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McQUEEN, Hugh Alexander

Born: 1886
Died: 1939 07 09

Architect


Year registered: 1927

McQueen was probably born in South Africa: he was articled to PARKER & FORSYTH in Cape Town, completing his articles in about 1905 and continuing to work in these offices as a draughtsman. During his articles, he won two student competitions, one for "Stabling for Gentleman's Residence" (SAA&B Jul 1905:193) and the other for his design for a 'Public Library suitable for a small town' (SAA&B Sep 1905:234). McQueen spent the years 1906 to 1910 in London, working in the offices of Mervyn McCartney, then Surveyor to St Paul's Cathedral and a draughtsman of some account. He returned to South Africa in 1910 and 'interested himself in Town Planning and the beautification of the city of Cape Town, in collaboration with Mr HLG PILKINGTON' (Johnson 1987:381). In 1913 he read a paper on "Architectural Garden Design" to a meeting of the Cape Institute of Architects and later in the same year African Architect published two letters by him criticising the Baker Scholarship. He enlisted during the First World War and served in France, and worked on the restoration of St Paul's and Durham Cathedrals in Britain. He returned to South Africa in 1919 where he apparently worked on his own account. In 1921 he won the first premium for the Durban War Memorial competition in association with P EAGLE and HLG PILKINGTON. From about 1923 to 1925 he and PILKINGTON were associates, probably in relation to this War Memorial (cf PILKINGTON & McQUEEN). In 1926 he was placed third in the Cape Town Reserve Bank competition and won the competition for alterations and additions to the Club house of the Western Province Sports Club, Newlands and, in 1934, the competition for Electricity House in Cape Town. He was awarded the CPI Bronze Medal for his design of Loreto Convent in Sea Point in 1934 'scholarly in detail without being copybookish or affected' (AB&E Sep 1933:8). He married Janet Louisa Abbott in Cape Town; they had five children. McQueen died aged 53 in Cape Town, his address latterly being at Aberfoyle, Tiverton Road in Plumstead, Cape Town.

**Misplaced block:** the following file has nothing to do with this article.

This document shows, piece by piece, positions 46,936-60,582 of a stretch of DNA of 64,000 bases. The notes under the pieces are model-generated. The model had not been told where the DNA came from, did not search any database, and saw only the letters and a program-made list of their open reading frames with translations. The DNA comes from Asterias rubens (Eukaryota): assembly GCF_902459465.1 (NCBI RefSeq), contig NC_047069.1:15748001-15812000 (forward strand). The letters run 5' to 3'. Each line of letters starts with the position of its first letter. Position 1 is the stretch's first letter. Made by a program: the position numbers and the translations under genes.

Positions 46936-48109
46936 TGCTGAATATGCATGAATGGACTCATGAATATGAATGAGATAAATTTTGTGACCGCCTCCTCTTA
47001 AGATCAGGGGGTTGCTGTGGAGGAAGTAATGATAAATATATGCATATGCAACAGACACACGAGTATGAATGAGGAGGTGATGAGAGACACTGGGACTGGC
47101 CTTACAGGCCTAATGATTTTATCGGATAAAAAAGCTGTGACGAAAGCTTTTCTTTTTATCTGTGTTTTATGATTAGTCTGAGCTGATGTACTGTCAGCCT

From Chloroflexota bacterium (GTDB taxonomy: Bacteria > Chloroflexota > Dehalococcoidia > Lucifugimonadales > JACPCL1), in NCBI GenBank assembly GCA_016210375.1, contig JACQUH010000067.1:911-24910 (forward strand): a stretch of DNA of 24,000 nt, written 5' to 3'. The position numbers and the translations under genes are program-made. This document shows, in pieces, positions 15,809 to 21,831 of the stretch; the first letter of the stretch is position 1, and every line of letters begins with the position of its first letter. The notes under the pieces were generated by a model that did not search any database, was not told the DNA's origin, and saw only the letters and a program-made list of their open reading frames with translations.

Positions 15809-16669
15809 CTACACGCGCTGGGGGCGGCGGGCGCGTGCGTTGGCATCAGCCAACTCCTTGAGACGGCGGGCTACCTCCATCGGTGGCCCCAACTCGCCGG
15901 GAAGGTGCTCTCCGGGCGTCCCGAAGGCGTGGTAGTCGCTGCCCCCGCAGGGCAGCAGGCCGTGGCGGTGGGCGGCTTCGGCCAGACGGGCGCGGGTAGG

Publications: Dwgs illustrating "A practical exemplar of architecture" Arch Rev vol xxiii (1908):116,350; "Architectural Garden Design": Afr Archt Sep 1913:254; "The Baker Scholarship" Afr Archt Nov 1913:274, 281; "The Baker Scholarship" Afr Archt Dec 1913: xiii.

Awards: Cape Provincial Institute Bronze Medal for Loreto Convent, Sea Point, 1934

(AB&E Sep 1926:9,14; Building Dec 1921: illustrations after p 531; ISAA mem list; Master of Supreme Court, Deceased Estates (CT) 64955; SAA&B Jul 1905:193; SAAR Jan 1926:59-63; SAAR Feb 1934:64, 65; SAAR Mar 1935:68; SAWW 1921/22; SAWW 1931-2 port ; SAWW 1940 obit list)

Submitted and entry for the Competition for the new Prime Minister's Residence - unplaced.

All truncated references not fully cited in 'References' are those of Joanna Walker's original text and cited in full in the 'Bibliography' entry of the Lexicon.

Books citing McQUEEN

Cumming-George, L. 1933. Architecture in South Africa - Volume One. Cape Town: The Speciality Press of S.A. Ltd.. pp 102

ISAA. 1927. Register of Members the Institute of South African Architects. Johannesburg: ISAA (Unpublished Record). pp M14

Johnson, Brian Andrew. 1987. Domestic architecture at the Cape, 1892-1912 : Herbert Baker, his associates and his contemporaries. Cape Town: Unpublished Thesis UNISA. pp 381